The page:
Only drinks could be fitted in after this and so we retired to the bar, where I bought possibly my most expensive two drink round ever – a glass of Armagnac and a glass of Glenkinchie came to fifteen quid (with a cigar) and it just about finished us off, we wearily staggered back to the hotel deeply satisfied and over full, possibly thinking we may have had a little too much to drink. Me not remembering getting back to the hotel and Vicky sleeping in her contact lenses may corroborate this.

UNREST “Isabel”

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UNREST
“Isabel”

aka our belov’d site editor’s least favorite Isabel song ever, I seem to recall, and he has reason to take the matter with due seriousness. But for some reason I had only known the version that ended up rerecorded on 4AD — I remember a bit of hype and attention way back when Imperial ffrr came out but I only actually finally got that album used fairly recently, finally more or less completing my collection of that group’s work, at least in terms of albums. So I was surprised when instead of a full band arrangement I heard only acoustic guitar and Mark Robinson singing the plaintive melody. And quite lovely it was — in retrospect now, Robinson’s particular rushed-indie-pop Factory/Postcard/etc. fetish has moved from tribute to being equally mistily dated somewhere in a not-grunge past. Tom still won’t think anything of it, though.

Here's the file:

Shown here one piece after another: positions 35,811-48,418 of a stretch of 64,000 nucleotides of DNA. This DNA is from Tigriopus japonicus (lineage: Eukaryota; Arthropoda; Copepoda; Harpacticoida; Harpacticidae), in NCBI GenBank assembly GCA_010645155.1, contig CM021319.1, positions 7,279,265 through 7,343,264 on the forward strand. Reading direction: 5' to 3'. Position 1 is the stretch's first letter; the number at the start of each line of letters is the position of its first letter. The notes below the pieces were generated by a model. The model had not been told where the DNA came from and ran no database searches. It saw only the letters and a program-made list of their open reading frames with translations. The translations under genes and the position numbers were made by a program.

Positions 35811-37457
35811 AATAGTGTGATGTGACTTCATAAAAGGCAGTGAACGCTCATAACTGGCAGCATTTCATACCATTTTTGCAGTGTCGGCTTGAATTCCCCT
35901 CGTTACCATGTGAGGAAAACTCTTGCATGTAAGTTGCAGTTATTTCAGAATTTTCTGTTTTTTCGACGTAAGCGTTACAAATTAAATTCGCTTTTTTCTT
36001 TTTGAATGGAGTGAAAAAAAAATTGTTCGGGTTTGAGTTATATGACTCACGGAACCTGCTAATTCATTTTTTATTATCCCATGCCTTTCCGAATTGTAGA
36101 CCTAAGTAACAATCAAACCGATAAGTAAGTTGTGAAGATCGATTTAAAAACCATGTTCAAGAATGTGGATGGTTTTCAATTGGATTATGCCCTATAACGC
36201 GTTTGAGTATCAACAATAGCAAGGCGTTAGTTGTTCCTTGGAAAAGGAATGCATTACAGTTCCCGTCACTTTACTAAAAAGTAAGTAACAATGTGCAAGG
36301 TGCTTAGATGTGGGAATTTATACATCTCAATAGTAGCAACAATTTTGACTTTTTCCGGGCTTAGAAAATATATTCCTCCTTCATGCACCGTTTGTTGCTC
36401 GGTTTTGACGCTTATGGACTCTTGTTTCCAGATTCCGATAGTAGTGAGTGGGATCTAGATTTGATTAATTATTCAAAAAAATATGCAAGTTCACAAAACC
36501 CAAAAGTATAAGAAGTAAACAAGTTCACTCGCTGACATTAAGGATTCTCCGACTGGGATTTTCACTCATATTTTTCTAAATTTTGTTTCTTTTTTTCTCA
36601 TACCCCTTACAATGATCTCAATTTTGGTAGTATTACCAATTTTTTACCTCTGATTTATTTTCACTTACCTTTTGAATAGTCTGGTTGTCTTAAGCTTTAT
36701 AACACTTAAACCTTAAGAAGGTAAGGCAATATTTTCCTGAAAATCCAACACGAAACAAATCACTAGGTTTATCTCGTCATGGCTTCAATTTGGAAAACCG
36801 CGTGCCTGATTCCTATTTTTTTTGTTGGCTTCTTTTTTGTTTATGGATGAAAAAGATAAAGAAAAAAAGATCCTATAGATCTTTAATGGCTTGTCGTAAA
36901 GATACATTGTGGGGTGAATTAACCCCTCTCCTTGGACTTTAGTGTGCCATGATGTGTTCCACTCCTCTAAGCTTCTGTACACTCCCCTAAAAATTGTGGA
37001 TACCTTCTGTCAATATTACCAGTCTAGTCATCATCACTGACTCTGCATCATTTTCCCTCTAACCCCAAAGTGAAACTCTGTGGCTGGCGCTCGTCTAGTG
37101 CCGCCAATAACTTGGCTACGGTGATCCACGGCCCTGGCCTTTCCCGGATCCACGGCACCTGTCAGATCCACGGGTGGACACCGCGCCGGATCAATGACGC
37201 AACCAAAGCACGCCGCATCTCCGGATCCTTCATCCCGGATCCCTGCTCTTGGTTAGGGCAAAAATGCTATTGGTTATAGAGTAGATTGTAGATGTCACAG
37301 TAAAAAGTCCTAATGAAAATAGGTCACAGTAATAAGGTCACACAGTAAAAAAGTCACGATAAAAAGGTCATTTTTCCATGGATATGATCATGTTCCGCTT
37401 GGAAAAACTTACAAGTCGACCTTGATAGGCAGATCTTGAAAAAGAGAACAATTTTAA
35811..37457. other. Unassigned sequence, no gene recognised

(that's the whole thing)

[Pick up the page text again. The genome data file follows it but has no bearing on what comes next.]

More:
The Brick Lane gauntlet

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The Brick Lane gauntlet — I really didn’t know about it at all, maybe a mention or two here and there, before my last visit to London. But then friend Vinita talked excitedly about Brick Lane and the restaurants that were there in plenty, and that immediately perked up my interest. As anyone who knows me knows, food is dear to my squelching (and possibly increasingly coronary-prone, but anyway) heart, so to hear of some place where Indian restaurants were literally everywhere sounded potentially like heaven to me. And since I was going with someone who knew of one or two key places to try, I was all for that.